As the noble Baroness says, this begins to anticipate some issues to which I know we will return on the second day of Committee, but it is useful to begin them tonight.

Amendment 17 seeks to insert a new clause after Clause 57 of the Bill. Its purpose is to add an extra element to the test at paragraph 21 of the code, where an operator enters into a new agreement because of the provisions in Clause 57. This is likely to be in circumstances where an operator in occupation of the land on which its apparatus is installed has an existing agreement but wishes to seek an additional code right. The code currently provides that operators in exclusive occupation of land are unable to obtain additional code rights until their existing agreement is about to end or has ended. This is because the code currently provides that only an occupier can grant code rights, and the operator clearly cannot enter into an agreement with itself.

Clause 57 remedies this position and allows an operator to obtain code rights where it is in exclusive occupation of the land. The test at paragraph 21 of the code is often referred to as the public interest test and sets out what a court must consider when deciding whether to impose a code right on a landowner. Paragraph 23 then sets out how the court should determine the remaining terms of the code agreement. Clause 57 simply gives an operator the ability to obtain a new code right or rights that they do not already have. The clause does not allow an operator to force changes to its existing code agreement or to compel the other party to modify any of its terms—for instance, to attempt to reduce the amount of rental payments. Furthermore, the clause does not enable an operator to bring an existing agreement to a premature end in order to take advantage of more favourable terms. Any existing code agreement that the operator has will be expected to continue and operate alongside the agreement relating to the new code right.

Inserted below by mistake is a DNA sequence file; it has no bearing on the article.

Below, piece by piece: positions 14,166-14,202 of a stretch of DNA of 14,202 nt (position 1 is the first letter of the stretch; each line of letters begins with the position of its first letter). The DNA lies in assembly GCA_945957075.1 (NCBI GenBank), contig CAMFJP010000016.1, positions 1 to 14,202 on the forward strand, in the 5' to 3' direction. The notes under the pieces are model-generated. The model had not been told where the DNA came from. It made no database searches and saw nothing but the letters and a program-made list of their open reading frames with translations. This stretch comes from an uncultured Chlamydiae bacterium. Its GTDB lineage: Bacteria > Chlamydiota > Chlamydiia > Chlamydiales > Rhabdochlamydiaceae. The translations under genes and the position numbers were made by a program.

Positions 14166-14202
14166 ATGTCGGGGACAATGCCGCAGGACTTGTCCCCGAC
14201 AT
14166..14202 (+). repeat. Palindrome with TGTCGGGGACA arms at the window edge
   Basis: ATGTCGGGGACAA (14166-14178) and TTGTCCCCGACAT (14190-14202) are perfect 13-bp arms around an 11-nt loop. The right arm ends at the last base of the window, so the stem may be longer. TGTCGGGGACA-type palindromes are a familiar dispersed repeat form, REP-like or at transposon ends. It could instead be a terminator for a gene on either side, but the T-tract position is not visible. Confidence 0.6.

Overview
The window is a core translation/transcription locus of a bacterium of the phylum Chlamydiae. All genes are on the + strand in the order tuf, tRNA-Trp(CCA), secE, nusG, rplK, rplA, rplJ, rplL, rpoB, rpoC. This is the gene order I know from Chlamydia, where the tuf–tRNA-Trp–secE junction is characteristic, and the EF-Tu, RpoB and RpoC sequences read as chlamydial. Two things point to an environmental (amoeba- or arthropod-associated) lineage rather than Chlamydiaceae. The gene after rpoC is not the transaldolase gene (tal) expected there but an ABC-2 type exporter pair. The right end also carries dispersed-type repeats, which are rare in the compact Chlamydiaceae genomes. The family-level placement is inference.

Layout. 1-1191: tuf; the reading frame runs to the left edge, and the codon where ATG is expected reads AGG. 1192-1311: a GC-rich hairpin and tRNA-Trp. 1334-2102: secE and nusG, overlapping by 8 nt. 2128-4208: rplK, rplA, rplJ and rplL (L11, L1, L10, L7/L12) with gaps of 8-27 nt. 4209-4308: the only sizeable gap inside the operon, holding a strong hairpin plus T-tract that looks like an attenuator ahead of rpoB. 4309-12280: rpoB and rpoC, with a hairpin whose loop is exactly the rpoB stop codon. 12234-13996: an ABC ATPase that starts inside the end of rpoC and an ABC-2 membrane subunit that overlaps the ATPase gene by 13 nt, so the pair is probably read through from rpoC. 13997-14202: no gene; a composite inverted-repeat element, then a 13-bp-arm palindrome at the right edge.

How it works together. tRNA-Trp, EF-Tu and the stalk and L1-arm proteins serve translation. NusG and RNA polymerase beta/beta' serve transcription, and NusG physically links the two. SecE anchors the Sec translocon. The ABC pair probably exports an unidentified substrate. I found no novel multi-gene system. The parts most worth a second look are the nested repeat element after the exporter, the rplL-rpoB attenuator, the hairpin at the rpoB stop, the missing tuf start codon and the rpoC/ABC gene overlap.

Amendment 17 seeks to expand the test at paragraph 21 so that the court also has to consider the terms of any existing agreement and any other method of statutory renewal available. We are, however, of the view that the court can already take such matters into consideration when deciding whether to make an order under paragraph 20 of the code, and again when applying the test at paragraph 23 to determine what terms the code agreement should contain.

This is a topical issue. Clause 57 rectifies an issue in the code that currently prevents operators who are in exclusive occupation of the land being able to obtain new code rights. As I said, three cases have touched on this issue, all of which were heard in the Supreme Court earlier this year, and the Supreme Court is due to hand down its judgment tomorrow.

At present we believe that Clause 57, as drafted, achieves its intended objective, but we recognise that this is a complex and technical area, on which the noble Lord, Lord Fox, valiantly conveyed the expert view of the noble Earl, Lord Lytton, and it is imperative that any unintended consequences are avoided. We will of course look closely at the Supreme Court’s judgment and carefully consider whether further amendments are needed, engaging with interested parties as required to ensure that the aim of the clause is fully realised.

I too am very conscious that the noble Earl, Lord Lytton, with whom we have already had some discussions on this and broader aspects of the Bill, will want to join those discussions, so I am sure he will be following the official record. But I am very happy to meet the noble Lords who have spoken, as well as the noble Earl, to discuss this issue in further detail, particularly once we have seen the judgment. For now, I urge the noble Lord to withdraw the amendment.

I thank the Minister for his response, during which he said that the department is of a view. When I was speaking for my part, rather than for the noble Earl, I made it clear that there were quite strong opinions that that view might not be correct. Three cases are to be judged tomorrow, before this Bill is enacted, so although it may have some relevance, it will potentially —and in the views of the people we have spoken to, almost certainly will—end up back in the courts.

We share the objective of the noble Baroness, Lady Merron, that the rollout be accelerated, not inhibited. We also share the view, as expressed in the not very veiled threat in the part of my speech on behalf of the noble Earl, Lord Lytton, about what the 1963 rent Act did, which was clog up the system. We do not want to do that—we cannot afford to clog up the rollout. There are strong suspicions that, without giving the legal certainty we need to avoid getting tangled up in the courts, we will be back there again, notwithstanding the judgments of tomorrow. That said, I beg leave to withdraw Amendment 17.

Amendment 17 withdrawn.

Clauses 58 and 59 agreed.

House resumed.

House adjourned at 8.47 pm.